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CHAPTER OBJECTIVES

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At the end of this chapter, the learner will be able to:

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  1. Discuss the contribution of debridement to wound bed preparation.

  2. Define the types of debridement currently used in wound care practice.

  3. Differentiate selective from nonselective debridement.

  4. Select the appropriate type of debridement for patients whose wounds would benefit from the procedure.

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INTRODUCTION

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Debridement as a Component of Wound Bed Preparation

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Wound bed preparation is the global management of chronic wounds, which includes the goals of removing necrotic tissue from the wound, reducing the wound bacterial burden, managing the moisture content, and ensuring that the wound edges are conducive to cellular migration for resurfacing the wound (FIGURE 12-1). These components of wound bed preparation contribute to the correction of abnormal wound repair with the goal of facilitating the process of wound closure and subsequent healing. Adequate wound bed preparation is required prior to the use of advanced wound care therapies, such as tissue-engineered cellular and acellular devices, other biological wound interventions, collagen, and negative pressure wound therapy.1,2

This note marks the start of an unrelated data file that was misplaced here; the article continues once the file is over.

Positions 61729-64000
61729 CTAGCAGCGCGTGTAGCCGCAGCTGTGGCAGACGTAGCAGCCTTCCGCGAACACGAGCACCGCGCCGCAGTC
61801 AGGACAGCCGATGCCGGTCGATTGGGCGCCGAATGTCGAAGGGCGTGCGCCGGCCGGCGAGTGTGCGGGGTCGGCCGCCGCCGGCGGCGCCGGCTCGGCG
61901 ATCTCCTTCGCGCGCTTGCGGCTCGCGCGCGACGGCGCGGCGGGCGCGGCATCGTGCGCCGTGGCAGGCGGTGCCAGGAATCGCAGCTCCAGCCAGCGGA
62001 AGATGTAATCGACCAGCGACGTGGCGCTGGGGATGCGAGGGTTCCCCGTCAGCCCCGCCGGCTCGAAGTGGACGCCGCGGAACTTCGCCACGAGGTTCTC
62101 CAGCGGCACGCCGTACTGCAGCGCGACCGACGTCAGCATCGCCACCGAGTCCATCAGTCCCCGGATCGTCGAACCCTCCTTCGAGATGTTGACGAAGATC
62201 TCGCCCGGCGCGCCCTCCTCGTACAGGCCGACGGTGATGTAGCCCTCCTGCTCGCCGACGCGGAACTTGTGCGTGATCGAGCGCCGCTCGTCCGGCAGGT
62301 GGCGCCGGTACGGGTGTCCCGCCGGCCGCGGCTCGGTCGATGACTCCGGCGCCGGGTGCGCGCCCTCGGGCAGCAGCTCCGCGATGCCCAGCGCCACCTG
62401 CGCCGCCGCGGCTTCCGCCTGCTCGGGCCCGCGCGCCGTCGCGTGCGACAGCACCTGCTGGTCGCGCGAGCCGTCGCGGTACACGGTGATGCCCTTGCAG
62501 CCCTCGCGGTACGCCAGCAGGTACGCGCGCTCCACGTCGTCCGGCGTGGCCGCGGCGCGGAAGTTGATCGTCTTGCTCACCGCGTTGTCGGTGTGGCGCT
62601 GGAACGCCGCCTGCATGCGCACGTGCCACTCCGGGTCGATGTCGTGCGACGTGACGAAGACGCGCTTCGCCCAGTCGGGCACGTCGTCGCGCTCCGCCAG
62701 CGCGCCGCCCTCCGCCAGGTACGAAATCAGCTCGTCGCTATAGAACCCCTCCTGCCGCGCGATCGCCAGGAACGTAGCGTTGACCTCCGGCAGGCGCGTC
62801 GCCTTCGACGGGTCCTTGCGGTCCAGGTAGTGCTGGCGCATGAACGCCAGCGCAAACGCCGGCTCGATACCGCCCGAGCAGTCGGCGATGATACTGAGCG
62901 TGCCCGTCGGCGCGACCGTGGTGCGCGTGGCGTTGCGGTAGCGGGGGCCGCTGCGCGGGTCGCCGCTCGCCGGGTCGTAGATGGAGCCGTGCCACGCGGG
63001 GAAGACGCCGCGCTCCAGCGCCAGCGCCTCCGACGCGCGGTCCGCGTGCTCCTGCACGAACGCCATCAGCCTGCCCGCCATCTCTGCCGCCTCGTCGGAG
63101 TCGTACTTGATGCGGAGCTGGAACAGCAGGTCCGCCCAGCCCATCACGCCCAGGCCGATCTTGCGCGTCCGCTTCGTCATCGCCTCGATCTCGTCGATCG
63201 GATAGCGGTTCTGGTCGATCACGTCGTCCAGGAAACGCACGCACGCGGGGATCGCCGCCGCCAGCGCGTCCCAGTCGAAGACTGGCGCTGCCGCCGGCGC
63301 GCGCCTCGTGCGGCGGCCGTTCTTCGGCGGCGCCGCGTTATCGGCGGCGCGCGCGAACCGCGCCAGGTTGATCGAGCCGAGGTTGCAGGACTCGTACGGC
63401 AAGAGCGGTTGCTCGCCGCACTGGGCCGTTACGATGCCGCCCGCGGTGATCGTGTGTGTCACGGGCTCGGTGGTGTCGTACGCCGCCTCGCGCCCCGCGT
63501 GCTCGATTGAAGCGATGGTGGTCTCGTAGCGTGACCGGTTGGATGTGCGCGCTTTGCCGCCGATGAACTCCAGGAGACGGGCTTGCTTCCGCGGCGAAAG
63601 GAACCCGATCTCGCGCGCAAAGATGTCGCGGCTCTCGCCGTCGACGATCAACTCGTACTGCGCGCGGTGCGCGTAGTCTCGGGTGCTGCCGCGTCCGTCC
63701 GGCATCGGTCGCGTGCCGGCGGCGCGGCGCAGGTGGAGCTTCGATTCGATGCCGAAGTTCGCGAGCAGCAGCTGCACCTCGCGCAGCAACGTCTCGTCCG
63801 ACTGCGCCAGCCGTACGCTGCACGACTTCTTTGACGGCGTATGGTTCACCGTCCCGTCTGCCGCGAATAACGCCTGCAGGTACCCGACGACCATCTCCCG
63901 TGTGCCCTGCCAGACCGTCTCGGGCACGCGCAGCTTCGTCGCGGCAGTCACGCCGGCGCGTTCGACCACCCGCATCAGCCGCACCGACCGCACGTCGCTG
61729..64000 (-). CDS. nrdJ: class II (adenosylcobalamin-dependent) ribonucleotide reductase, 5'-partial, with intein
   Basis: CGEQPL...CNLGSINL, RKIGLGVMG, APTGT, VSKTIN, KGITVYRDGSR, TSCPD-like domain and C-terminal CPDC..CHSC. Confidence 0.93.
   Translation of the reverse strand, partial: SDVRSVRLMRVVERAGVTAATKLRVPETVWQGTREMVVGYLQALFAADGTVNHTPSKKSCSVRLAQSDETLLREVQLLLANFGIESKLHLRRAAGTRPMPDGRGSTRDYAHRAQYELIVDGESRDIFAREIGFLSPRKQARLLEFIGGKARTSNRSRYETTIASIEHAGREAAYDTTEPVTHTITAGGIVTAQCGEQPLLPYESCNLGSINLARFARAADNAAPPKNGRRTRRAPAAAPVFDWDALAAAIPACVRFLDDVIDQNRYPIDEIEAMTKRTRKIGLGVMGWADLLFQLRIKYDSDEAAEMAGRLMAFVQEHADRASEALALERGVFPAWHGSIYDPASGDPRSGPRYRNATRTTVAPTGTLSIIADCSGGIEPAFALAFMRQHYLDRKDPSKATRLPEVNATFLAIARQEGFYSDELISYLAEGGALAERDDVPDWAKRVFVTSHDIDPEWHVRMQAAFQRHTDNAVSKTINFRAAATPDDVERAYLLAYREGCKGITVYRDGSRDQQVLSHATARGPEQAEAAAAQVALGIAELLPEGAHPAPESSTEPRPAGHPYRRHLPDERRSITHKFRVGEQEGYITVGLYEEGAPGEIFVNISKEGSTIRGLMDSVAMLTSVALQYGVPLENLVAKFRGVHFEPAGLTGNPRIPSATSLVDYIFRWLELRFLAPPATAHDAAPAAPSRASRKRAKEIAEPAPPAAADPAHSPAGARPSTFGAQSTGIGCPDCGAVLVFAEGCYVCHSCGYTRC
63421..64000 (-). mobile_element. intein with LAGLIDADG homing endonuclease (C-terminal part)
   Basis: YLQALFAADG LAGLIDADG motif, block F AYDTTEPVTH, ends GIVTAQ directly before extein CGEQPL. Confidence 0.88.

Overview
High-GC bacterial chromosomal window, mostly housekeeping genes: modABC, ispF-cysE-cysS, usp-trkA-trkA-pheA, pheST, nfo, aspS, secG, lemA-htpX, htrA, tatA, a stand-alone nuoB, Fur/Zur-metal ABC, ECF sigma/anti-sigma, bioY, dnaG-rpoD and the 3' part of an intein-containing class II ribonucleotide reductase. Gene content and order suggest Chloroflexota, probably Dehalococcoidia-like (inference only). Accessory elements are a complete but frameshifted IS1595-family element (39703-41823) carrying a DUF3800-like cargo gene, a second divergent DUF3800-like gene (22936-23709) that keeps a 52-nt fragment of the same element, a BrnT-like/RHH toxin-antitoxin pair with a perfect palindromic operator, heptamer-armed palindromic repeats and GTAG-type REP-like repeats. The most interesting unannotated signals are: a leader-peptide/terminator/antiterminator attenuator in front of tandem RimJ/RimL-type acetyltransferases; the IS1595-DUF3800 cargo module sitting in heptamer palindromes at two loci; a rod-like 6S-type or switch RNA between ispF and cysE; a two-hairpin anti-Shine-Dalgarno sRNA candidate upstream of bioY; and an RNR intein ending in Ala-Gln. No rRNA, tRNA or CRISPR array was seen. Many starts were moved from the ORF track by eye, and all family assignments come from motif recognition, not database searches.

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Figure 12-1

The components of wound bed preparation are expressed in this paradigm of DIME, and can guide the clinician in the principles to facilitate wound healing.

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Debridement of necrotic tissue from a wound bed is a key component of preparing a chronic wound for closure and subsequent healing (FIGURE 12-2).3-12 Numerous evidence-based wound care guidelines describe the importance of adequate and repeated debridement as a fundamental intervention for chronic nonhealing wounds. One of these well-known international documents is the European Pressure Ulcer Advisory Panel (EPUAP) and the National Pressure Ulcer Advisory Panel (NPUAP) guideline Pressure Ulcer Prevention and Treatment: Clinical Practice, which states several reasons to debride a chronic wound (TABLE 12-1).13

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CLINICAL CONSIDERATION

The presence of necrotic or devitalized tissue on the surface of a wound prevents accurate assessment of the extent of tissue destruction or depth of the wound.

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Figure 12-2

Wound with necrotic tissue After a partial forefoot amputation, this foot wound has a large amount of necrotic tissue, both eschar and slough, that requires debridement in order for healing to progress.

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Table Graphic Jump Location
Table 12-1   Reasons to Debride Chronic Wounds12,13 

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